The solid dots on this 1944 state map of the Inglewood Oil Field represent active, producing oil wells; the Cone properties are at lower right, with wells No. 3 and 4 closest to the house. Note the name Vickers on the property to the left of the Cone property; Los Angeles County records show that on February 5, 1918, Anna C. Vickers transferred a piece of land to Charles W. Rand (actually his estate at that point). It might have been that 200-foot-deep strip immediately west of Lot 19 that contains Cone wells 1, 2, 3, and 16:

UCLA Digital Library -- http://digital2.library.ucla.edu/vie...198/zz002c1cmq

At this point chronologically (1940s-50s), there is a story about the house that says one of the Los Angeles Times Chandlers hid a secret, second family here. It seems unlikely to me and on the same level as other tales about the house that might make a nice story but aren’t true.

In the 1960s and 70s, Ray Dunstone and his son Jeff were the caretakers at the house. The house had other occupants/caretakers into the mid-1980s at least, and presumably after. The house, controlled by the Cone Fee Trust, is said to now be empty.

It is remarkable that the house has survived not only for almost 100 years, but for almost 90 years surrounded by intensive oil extraction that has caused considerable subsidence in the area. However, the isolation of being in an oil field also helped preserve the house. But because the house is in unincorporated Los Angeles County, there are no safeguards protecting it. The Cone Fee Trust could tear the house down at any time. One can only hope that those who currently own the first home built atop the Baldwin Hills will be guided by the same vision and foresight as the man who built it, Charles Wellington Rand.


Bing

Some questions remain . . . How did Rand come to buy the land from Higuera? Who was the architect of the house? Were details of Rand’s death left out of the newspaper article? Where are Rand’s remains? What happened to Madeline Bruce/de Pleese? How did Mrs. Cone come to buy the house from Mrs. Rand?

Someone out there must know the answer to these questions . . . .

# # #

While preparing the above post, I came across the Los Angeles County Department of Regional Planning’s Baldwin Hills Community Standards District Final EIR [http://planning.lacounty.gov/baldwinhills/background] dated October 2008, which refers to the house as the Cone Trust House (I think Rand-Cone House is a better name) and says:

“It was apparently built in 1896 by a member of the Chandler family. The house was then purchased by Irving and Emma Cone either in the mid-1920s or mid-1930s. The house appears to be a shingle house, a style of Victorian house that was built between 1880 and 1900. . . . For architectural resources, the Cone Trust House appears to exhibit historic integrity. If any alterations were made over the years they appear to be minor and in a manner sympathetic to the original design. The house is considered a potentially significant historic architectural resource [because it] appears to be associated with the life of a member of the Chandler family, a family important in the past, and it also appears to embody the distinctive characteristics of a type or period of construction.”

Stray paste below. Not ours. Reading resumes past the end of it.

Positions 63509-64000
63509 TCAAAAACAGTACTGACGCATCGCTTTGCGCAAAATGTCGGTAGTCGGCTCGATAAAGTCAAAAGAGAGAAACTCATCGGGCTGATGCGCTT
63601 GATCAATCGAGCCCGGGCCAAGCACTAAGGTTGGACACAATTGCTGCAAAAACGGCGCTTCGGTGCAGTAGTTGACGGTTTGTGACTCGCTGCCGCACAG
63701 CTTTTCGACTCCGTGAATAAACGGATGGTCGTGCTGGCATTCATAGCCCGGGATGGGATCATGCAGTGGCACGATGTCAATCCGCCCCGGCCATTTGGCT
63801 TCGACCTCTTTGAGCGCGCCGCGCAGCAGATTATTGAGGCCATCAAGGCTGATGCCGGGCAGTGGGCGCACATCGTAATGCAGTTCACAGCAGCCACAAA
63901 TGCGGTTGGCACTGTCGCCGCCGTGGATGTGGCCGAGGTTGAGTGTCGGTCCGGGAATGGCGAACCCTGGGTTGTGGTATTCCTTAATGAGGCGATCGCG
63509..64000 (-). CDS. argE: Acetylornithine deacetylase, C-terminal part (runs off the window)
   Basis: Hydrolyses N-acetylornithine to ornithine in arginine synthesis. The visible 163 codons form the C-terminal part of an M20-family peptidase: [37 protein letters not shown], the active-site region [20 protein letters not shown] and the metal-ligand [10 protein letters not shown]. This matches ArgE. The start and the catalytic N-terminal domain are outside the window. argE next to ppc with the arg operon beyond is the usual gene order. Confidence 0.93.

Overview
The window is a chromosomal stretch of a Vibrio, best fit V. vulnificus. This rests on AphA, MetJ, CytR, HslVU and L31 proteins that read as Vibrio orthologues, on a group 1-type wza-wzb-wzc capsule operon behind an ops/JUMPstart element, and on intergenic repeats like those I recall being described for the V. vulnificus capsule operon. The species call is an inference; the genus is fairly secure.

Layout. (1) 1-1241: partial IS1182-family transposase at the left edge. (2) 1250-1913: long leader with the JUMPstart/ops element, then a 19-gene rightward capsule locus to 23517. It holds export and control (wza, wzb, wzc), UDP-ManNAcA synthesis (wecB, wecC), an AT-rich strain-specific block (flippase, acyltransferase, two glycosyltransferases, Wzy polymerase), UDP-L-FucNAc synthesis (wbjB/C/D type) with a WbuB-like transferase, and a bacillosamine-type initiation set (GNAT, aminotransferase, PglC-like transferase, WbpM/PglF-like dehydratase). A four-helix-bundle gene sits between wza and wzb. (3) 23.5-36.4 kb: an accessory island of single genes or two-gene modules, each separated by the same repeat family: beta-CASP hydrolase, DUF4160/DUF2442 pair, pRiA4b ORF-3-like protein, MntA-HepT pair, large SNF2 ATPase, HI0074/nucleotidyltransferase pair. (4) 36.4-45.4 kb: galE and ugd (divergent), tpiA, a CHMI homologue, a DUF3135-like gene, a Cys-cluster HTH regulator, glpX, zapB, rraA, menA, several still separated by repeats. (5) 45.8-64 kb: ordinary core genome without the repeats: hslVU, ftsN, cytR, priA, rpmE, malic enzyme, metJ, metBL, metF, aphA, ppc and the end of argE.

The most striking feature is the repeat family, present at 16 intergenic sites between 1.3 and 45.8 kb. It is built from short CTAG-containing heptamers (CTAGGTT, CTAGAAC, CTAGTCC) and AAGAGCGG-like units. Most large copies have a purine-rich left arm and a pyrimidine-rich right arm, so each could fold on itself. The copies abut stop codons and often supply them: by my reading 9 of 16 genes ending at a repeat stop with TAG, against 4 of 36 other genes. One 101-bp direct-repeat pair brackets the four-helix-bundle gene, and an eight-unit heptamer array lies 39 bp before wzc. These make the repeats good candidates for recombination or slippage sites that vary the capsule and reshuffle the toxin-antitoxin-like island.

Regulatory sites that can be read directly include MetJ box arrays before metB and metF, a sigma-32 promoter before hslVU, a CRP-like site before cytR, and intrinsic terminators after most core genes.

The Chandler/1896 info was footnoted as coming from a 2007 personal communication with attorney Winifred Hoss. I googled Ms. Hoss and left a phone message, explaining that I am a volunteer at a nearby state park, and many people come to the visitor center and ask about the house [all perfectly true], so I was hoping she could provide some background on the building of the house.

I received a call back from Liz Gosnell, who is the contact at the Baldwin Hills Oil House website. She said it would violate her family’s privacy to discuss who built the house. She also asked, "How would you like it if someone wanted to know who built your house?"

# # #

UPDATE: When I originally researched this story, I failed to check old issues of the The Daily Gate City and Constitution Democrat of Keokuk, Iowa. Had I done so, I would have noticed this story sooner: http://forum.skyscraperpage.com/show...ostcount=29554

Last edited by Flyingwedge; Dec 26, 2015 at 5:56 AM. Reason: add update
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  #19216  
Old Posted Jan 28, 2014, 2:19 PM
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GaylordWilshire GaylordWilshire is offline
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Familiar steps and fire hydrant? Light standard seems slightly different.


Great catch of the steps of 3240 Wilshire, Godzilla....the painting I posted of the Cole house doesn't accurately represent the lamp base. More on the details of the southeast corner of Wilshire and New Hampshire:

USCDL/GSV